“Wings Over Everest” opened in 1934 in London and was popular with British audiences. Two years later, the film was picked up for U.S. release by Educational Pictures, a low-budget production company that specialized in two-reel comedy films. Radio announcer Lowell Thomas was recruited to record a new narration that would be easier on the ears of American audiences than the clipped British speech used in the original film. The little studio entered the film in the Academy Award competition for Best Short Subject (Novelty) and it competed against MGM’s 3D experimental short “Audioscopiks” and Universal Pictures’ African travelogue “Camera Thrills.” “Wings Over Everest” won the award, marking the first time that a British-produced nonfiction film received the Oscar.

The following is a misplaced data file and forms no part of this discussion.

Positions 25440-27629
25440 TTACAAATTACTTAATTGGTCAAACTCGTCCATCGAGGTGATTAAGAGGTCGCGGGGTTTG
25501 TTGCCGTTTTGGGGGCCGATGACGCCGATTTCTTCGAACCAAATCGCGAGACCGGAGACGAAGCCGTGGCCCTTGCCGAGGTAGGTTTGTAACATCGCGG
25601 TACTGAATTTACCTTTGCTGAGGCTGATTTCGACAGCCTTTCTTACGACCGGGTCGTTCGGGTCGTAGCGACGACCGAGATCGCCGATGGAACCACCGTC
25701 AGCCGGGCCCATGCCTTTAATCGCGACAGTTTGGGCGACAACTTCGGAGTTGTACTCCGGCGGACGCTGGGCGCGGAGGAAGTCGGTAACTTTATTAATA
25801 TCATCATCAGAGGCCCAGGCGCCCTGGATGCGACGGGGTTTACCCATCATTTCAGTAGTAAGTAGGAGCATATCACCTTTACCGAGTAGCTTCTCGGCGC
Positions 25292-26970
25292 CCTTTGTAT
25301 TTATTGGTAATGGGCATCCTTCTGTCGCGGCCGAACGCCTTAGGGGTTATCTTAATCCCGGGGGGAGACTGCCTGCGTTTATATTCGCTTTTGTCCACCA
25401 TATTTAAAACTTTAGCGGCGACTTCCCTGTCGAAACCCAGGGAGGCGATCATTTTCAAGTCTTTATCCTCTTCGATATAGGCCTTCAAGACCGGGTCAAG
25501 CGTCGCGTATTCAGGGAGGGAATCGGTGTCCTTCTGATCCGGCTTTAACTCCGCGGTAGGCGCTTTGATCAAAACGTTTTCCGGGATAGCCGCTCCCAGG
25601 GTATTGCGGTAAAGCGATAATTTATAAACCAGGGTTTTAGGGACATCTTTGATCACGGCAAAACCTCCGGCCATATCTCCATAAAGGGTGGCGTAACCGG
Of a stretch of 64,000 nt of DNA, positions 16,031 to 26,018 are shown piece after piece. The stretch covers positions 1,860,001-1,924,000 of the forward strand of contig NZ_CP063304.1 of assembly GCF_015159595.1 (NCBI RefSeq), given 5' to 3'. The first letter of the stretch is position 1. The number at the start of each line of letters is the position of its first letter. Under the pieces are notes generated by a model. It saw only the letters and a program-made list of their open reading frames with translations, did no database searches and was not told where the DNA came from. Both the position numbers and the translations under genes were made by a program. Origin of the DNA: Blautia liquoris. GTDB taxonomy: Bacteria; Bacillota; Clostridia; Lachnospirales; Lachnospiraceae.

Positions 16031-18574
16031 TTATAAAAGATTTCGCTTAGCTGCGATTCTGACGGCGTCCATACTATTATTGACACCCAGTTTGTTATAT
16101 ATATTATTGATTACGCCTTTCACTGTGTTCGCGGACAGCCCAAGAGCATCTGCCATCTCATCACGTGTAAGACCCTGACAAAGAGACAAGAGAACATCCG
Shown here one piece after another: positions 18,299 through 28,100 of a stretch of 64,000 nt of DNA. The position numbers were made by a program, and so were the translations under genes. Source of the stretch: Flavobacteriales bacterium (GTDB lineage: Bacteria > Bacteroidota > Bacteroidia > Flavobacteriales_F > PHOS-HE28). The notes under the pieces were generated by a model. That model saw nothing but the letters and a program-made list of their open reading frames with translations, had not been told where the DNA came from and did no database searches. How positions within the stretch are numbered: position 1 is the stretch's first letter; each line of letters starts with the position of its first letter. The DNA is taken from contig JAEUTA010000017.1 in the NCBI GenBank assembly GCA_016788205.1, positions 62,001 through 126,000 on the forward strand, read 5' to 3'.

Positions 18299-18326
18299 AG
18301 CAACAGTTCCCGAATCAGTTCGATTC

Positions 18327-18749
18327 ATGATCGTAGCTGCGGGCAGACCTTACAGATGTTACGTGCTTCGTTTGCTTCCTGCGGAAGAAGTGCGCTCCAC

“Wings Over Everest” was never released in the U.S. in a commercial video format. A copy of the British version of the film is on YouTube – the British Film Institute has the film on its website, but it is not accessible to American viewers. While this is obviously a must-see for anyone trying to see every Oscar-winning film, it is also a quaint reminder of what the world was like when there will still challenges that awaited man’s conquest.